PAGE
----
8. It didn&rsquot always Succeed in Keeping out Invasions

For thousands of years, the Great Wall to some extent acted like both a physical and mental barrier between the central Chinese Empire and the barbarian northern nomads, but this only worked for the underdog. Several strong nomadic tribes in history had managed passage across the barrier. For instance, in 13th century, the Mongols led by Genghis Khan breached the wall and subjugated north and central China for nearly 100 years in 1644, the Manchus&rsquoentering from Shanhaiguan resulted in the collapse of the Ming Dynasty.

9. Can it be Seen from the Space?

In early 19th century, the immense scale of the Wall had once given rise to a rumor that it could be seen from the moon with naked eyes. In fact, it is invisible from the space. Difficulty in observing the wall with unaided eyes from space equals that of seeing a hair from two miles away!
Further Reading: Can the Great Wall be Seen from the Space?

10. 1/3 of the Wall has Disappeared

The Great Wall is changing all the time to be specific - it is disappearing year by year. Be clear that well-maintained sections like Badaling are just a few rare exceptions. The fact is that many wall sites had fallen into disrepair and are in danger of being lost due to physical weathering and human activities. Human vandalism is the major threat. According to statistics from UNESCO, nearly one third of the walls have already disappeared. What survive today are mainly the stone and brick constructions from the Ming Dynasty. Early walls made of rammed earth, particularly those in Inner Mongolia, Gansu and Ningxia in northwest China, are deteriorating quickly, cracking, leaning or collapsing. It is estimated that without effective conservation, these sections will disappear altogether within 30 years.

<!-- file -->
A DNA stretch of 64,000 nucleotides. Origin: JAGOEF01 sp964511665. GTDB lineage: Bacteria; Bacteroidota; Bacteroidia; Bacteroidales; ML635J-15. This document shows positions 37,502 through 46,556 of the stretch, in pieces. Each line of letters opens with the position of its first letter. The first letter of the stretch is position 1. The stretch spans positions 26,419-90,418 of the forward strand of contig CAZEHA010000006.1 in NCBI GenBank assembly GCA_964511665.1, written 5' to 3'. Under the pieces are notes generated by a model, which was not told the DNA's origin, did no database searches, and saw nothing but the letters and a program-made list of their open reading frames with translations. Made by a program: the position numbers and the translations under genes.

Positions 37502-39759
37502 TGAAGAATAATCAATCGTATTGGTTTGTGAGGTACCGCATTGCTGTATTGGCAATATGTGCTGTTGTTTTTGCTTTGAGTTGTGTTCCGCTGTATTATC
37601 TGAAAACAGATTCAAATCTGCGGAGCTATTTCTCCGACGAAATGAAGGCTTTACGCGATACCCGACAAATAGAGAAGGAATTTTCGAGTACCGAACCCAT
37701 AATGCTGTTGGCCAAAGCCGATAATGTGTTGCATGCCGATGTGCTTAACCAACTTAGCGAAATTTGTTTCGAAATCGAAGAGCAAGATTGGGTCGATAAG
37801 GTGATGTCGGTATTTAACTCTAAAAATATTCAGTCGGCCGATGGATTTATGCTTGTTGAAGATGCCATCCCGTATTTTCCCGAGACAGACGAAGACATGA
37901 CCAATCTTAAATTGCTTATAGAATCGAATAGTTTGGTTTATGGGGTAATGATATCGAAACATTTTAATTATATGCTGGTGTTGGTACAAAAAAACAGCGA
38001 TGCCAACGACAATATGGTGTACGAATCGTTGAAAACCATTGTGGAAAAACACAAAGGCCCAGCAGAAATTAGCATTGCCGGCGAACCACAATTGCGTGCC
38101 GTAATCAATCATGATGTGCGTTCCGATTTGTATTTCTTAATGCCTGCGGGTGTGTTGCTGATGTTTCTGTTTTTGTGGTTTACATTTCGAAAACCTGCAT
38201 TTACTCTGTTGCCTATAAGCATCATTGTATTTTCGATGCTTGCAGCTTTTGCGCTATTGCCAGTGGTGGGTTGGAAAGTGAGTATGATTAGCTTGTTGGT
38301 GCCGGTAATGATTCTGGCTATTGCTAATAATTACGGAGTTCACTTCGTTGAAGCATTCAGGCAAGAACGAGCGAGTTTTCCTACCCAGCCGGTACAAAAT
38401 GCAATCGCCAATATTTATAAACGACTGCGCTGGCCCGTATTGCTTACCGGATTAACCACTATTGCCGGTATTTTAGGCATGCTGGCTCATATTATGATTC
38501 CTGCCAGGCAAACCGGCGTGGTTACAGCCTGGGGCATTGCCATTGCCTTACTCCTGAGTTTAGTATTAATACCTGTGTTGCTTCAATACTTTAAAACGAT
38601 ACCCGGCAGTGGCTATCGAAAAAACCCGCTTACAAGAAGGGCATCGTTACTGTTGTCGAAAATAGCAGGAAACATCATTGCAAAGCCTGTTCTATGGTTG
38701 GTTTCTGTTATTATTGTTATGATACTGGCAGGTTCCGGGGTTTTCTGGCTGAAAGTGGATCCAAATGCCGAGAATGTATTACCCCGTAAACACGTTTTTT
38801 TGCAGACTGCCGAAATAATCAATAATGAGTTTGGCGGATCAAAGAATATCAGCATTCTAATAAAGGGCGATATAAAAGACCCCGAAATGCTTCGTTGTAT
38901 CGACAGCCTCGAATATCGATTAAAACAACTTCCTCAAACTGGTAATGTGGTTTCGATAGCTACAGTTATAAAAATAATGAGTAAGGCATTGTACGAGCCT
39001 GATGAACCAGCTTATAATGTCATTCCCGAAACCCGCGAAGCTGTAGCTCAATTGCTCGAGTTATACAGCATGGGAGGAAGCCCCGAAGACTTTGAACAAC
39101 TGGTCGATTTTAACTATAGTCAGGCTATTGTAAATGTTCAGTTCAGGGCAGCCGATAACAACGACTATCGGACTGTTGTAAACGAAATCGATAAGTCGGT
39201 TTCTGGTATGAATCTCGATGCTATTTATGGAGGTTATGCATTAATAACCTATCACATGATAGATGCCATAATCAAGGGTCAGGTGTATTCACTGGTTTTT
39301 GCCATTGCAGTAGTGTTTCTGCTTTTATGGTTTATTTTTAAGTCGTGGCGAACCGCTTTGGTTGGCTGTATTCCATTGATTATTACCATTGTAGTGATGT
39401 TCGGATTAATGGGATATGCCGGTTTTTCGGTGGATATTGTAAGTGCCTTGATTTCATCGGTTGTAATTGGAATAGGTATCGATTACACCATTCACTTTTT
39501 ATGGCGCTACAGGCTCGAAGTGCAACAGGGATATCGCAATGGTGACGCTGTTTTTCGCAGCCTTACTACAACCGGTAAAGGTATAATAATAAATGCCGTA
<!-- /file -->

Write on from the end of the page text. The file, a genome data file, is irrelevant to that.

See more about Current Situation of the Wall.

11. Huge Man-Made Damage since the 1960s

During the Cultural Revolution from 1960s to 1970s, miles of the Wall were vandalized or destroyed to make way for infrastructure construction. Many bricks were moved to build civilian houses or farms. From 1980s to 1990s, some people even pillaged the bricks and sold them. It was common to see the ramparts being reduced to give way to road or factory construction. There was no clear regulation on the conservation of the Wall until 2006.

12. The Wall is Sadly Called the Longest Cemetery in the World

In 2,500 years of construction history of the massive project, more than 1,000, 000 laborers had been used, including civilians, soldiers, and convicts. It was a special punishment for convicted criminals during the Qin (221 - 207BC) and Han (202BC - 220AD) Dynasties. The toilsome work took many lives. It is estimated that around 400,000 builders were died and some are said to be buried in the long wall. That gives the dreadful saying of the &lsquolongest cemetery&rsquo. Don&rsquot worry! So far, there has been no actual evidence of the walls containing corpses.
See more about the Labor Force.

13. Most Widely-Spread Legend &ndash The Cry of Meng Jiangnu

A tragic trivia is known to every household in China. Once there was a woman named Meng Jiangnu, whose husband Fan Xiliang was forcibly recruited to help build the Great Wall just three days after their marriage. Meng missed her husband so much that she decided to visit him. When she arrived at the building site, she was informed that Fan had died of exhaustion and been buried inside the wall. She was heart-broken and cried day and night. Finally, the wall collapsed and exposed her husband&rsquos bones.
See more about the story of Mengjiangnu's Bitter Weeping.

14. Westerners' First Acquaintance with the Wall in 4th Century

In 1987, the Great Wall was designated as a UNESCO World Heritage site. Today, it is recognized as the emblem of China and attracts numerous international visitors. However, before the 20th century, it was seldom described in any Chinese artwork. To the contrary, a simple description about this wall can be found in historical materials of the ancient Rome early in the 4th century. Since the Ming Dynasty, this great architecture was gradually known by more Westerners. In a Portuguese writer's book 񟦋 Asia', it said that there was a long and solid wall in China with heavy garrison. In 1575, a Spanish envoy also commended the grand wall when he got back to Europe. In 1793, a British painter's picture marked the first appearance of the Great Wall in Western paintings. Since 20th century, the Wall gradually won popularity among tourists.